Do the soda thing...and keep your hands in your pockets...
Cain v. Korum Ford
(1996) 80 Wash. App. 877 (one unwelcome kiss at holiday party insufficient to establish a hostile work environment).
Marshall v. Cascade Utilities Inc.,
1999 U.S. App. LEXIS 26280 (9th Cir. 1999), that plaintiff’s co-worker grabbed plaintiff’s buttocks during a Christmas party and had engaged in several previous incidents of standing too close to her or brushing against her.
Radke v. Everett
, 56 FEP Cases (BNA) 923 (Mich. App. 1991) (single incident can be enough to support sexual harassment claim
McCarty v. Workmen’s Comp. Appeals Bd
. (1974) 12 Cal. 3d 677 (wife of deceased employee could seek workers’ compensation for death of employee who attended his employer’s Christmas party, became intoxicated, collided with a railroad signal pole on the way home, and was killed).
Brockett v. Kitchen Boyd Motor Co.
(1968) 264 Cal. App. 2d 69 (employer held liable for injuries to a third party where employer escorted obviously intoxicated employee to his car and instructed him to drive home).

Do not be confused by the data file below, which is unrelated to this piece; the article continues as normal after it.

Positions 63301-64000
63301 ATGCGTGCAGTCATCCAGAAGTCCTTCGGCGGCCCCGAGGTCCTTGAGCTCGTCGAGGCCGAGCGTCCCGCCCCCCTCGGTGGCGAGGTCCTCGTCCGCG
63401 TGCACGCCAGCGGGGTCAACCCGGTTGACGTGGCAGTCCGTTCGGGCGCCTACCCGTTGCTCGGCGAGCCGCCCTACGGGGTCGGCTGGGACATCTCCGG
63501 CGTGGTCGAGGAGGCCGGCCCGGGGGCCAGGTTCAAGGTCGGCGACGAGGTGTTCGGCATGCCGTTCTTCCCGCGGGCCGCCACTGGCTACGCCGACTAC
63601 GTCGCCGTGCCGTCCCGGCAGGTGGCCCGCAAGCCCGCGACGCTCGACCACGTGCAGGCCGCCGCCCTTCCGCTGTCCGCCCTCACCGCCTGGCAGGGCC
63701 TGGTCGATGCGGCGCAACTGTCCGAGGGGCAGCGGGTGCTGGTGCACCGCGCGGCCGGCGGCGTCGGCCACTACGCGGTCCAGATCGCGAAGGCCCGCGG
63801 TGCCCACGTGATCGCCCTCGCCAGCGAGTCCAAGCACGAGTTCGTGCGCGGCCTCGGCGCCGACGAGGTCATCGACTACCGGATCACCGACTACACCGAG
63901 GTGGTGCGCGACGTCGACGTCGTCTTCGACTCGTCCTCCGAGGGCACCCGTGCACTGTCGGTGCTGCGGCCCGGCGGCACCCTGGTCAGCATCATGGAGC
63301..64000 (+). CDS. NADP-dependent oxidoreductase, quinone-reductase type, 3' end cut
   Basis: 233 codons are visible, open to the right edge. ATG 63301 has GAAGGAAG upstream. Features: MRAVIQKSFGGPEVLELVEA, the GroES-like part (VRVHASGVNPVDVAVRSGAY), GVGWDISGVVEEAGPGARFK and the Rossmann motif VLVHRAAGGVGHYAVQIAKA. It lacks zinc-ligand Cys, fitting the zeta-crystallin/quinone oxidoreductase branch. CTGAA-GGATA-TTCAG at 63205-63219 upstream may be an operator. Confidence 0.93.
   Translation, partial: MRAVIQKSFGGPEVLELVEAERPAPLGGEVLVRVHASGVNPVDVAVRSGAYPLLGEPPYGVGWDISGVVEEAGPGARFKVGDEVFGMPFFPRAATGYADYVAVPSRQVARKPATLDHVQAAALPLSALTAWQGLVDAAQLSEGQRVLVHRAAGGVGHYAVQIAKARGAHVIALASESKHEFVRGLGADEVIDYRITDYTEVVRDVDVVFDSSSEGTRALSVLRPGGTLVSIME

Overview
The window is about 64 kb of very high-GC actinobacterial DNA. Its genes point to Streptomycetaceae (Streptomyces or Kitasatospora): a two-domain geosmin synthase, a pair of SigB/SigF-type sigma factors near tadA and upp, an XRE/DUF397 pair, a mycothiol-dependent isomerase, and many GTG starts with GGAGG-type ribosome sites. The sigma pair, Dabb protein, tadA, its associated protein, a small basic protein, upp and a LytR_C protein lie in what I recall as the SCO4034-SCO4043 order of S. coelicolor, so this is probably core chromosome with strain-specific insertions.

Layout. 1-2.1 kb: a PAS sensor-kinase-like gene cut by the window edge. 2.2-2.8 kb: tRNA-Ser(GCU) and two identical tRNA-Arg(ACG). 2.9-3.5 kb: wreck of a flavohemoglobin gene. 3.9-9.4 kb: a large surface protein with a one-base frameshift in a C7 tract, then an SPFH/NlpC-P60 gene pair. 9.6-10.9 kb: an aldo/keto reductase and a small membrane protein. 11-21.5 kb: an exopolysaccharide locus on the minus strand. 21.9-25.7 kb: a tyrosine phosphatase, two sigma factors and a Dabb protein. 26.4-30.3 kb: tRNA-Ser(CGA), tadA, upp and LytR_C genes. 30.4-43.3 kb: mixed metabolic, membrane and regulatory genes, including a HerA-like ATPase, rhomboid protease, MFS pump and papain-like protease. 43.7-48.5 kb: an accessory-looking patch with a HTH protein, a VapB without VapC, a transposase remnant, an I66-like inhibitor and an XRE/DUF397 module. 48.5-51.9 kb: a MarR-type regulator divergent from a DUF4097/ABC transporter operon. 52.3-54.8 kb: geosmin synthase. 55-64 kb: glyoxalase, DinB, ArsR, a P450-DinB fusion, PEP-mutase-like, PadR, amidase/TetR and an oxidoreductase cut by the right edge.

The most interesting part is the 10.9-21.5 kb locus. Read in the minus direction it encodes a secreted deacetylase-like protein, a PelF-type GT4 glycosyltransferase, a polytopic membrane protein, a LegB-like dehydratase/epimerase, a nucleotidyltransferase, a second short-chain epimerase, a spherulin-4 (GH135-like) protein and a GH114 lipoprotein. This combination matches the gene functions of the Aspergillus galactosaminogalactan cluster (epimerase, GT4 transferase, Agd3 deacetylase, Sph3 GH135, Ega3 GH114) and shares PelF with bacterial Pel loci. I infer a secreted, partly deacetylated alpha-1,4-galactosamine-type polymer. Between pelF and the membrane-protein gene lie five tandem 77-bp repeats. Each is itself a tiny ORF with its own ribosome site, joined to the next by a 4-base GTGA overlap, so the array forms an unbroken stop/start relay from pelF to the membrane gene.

Moshe Marc Cohen v. National Provident
filed suit on a host of issues inclusive of the failure of his employer to serve kosher food at the holiday party.
Carroll Air Systems v. Greenbaum
, a 1993 opinion from Florida's 4th District Court of Appeal, held an employer vicariously liable for the death of a third party hit by an employee driving home drunk from a professional association meeting.
Bardy v. Walt Disney World Co
., the 5th District Court of Appeal ruled that employers are responsible for keeping their employees from driving if they become drunk at a work-related function
Rogers v. Carmike Cinemas Inc.,
the plaintiff alleged that her boss continually sexually harassed her and ultimately exposed himself to her at the holiday party.